Developments in Securities Regulation, Corporate Governance, Capital Markets, M&A and Other Topics of Interest. MORE

As we have noted, the SEC has proposed rules under Section 926 of the Dodd-Frank Act to disqualify offerings involving felons and other “bad actors” and associated persons  from relying on Rule 506 of Regulation D in private placements.  The proposed rules will force issuers to make difficult judgments as to whether or not their offering will qualify for an exemption under Rule 506.

The SEC has sought to minimize the impact of the rules.  The proposed rule would provide an exception from disqualification when the issuer can show it did not know and, in the exercise of reasonable care, could not have known that a disqualification existed.  But how much protection does that really provide?

For instance, a 10% beneficial owner who has committed a disqualifying event will preclude the issuer from relying on Rule 506.  So a careful issuer might send all 10% owners a questionnaire to complete.  But what if the owner will not return it?  Has the issuer exercised reasonable care and can it proceed?

Broker-dealers and others who receive compensation from an offering can also preclude reliance on Rule 506 if they have been subject to a disqualifying event.  Practice may develop where the placement agents make representations to the issuer that no disqualifying events have occurred.  Can an issuer rely on those representations?  Or must it check FINRA, SEC and other data bases as well?

And must issuers headed toward an IPO even be more careful?  What if the underwriters look under rock the issuer has not turned over during due diligence and find something?

Check dodd-frank.com frequently for updates on the Dodd-Frank Act and other important securities law matters.

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Photo of Steve Quinlivan Steve Quinlivan

Steve has a strong reputation in M&A, securities and international transactions, offering a rare combination of excellence and value who presents well to boards. Steve represents clients across the United States in mergers and acquisitions, ESOPs, REITs, securities regulation, securities offerings, international transactions…

Steve has a strong reputation in M&A, securities and international transactions, offering a rare combination of excellence and value who presents well to boards. Steve represents clients across the United States in mergers and acquisitions, ESOPs, REITs, securities regulation, securities offerings, international transactions and financing matters. He uses his deep background in law, finance, accounting and project management to complete his clients’ most strategically important and challenging assignments.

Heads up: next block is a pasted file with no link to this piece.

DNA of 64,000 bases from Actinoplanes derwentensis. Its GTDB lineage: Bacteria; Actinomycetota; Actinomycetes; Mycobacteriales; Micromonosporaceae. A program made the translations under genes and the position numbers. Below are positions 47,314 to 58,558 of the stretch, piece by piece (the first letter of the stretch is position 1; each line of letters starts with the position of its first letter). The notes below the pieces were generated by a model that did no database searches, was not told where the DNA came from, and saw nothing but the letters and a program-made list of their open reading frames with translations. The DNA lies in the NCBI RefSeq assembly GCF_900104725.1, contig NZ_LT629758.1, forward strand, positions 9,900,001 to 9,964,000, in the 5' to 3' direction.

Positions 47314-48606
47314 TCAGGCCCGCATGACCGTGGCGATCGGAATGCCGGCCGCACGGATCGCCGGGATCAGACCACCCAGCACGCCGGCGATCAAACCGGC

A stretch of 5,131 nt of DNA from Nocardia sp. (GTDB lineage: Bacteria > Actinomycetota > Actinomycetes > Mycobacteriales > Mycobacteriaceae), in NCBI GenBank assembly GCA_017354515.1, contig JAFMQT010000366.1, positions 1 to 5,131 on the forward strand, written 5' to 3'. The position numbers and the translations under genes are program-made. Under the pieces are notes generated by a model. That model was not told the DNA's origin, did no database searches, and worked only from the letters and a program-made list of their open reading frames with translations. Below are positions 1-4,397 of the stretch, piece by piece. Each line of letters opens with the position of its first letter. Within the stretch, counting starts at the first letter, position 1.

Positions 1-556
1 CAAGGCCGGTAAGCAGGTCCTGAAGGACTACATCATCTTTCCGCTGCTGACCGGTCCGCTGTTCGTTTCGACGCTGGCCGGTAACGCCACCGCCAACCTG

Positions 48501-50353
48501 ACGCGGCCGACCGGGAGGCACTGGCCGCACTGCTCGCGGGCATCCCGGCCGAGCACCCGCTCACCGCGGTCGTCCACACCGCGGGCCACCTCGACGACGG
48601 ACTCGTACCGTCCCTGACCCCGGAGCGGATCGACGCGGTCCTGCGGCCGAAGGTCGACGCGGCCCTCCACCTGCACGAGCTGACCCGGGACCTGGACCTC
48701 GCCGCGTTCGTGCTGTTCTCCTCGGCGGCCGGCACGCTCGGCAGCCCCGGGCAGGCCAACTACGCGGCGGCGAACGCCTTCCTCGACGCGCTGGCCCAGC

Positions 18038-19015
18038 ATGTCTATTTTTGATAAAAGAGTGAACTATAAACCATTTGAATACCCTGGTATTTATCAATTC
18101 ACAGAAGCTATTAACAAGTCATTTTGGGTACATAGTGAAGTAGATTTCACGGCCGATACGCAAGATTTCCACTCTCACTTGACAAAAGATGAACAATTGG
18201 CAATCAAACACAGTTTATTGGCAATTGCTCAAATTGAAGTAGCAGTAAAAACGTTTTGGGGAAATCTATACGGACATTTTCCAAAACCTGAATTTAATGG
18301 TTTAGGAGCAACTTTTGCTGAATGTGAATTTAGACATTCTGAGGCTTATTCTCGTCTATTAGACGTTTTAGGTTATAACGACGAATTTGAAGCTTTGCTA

2 Responses to Issuers Will Face Difficult Judgments Under Reg D Bad Actor Disqualifications

[…] Seemingly forgotten while hoards of people get ready to start posting adds selling securities on the internet is Section 926 of the Dodd-Frank Act.  Section 926 of the Dodd-Frank Act directs the SEC to issue rules which would prevent the use of Regulation D Rule 506 offerings by certain “bad actors.”  The Dodd-Frank Act directs the SEC to adopt rules similar to the current disqualifiers in Regulation A.  The SEC rules must also prohibit Rule 506 offerings by persons subject to final orders which bar them from association with entities regulated by certain authorities, such as state securities commissions, or that have been convicted of any felony or misdemeanor in connection with the purchase or sale of any security.  We have discussed some of the problems with Section 926 here. […]

[…] Seemingly forgotten while hoards of people get ready to start posting adds selling securities on the internet is Section 926 of the Dodd-Frank Act.  Section 926 of the Dodd-Frank Act directs the SEC to issue rules which would prevent the use of Regulation D Rule 506 offerings by certain “bad actors.”  The Dodd-Frank Act directs the SEC to adopt rules similar to the current disqualifiers in Regulation A.  The SEC rules must also prohibit Rule 506 offerings by persons subject to final orders which bar them from association with entities regulated by certain authorities, such as state securities commissions, or that have been convicted of any felony or misdemeanor in connection with the purchase or sale of any security.  We have discussed some of the problems with Section 926 here. […]

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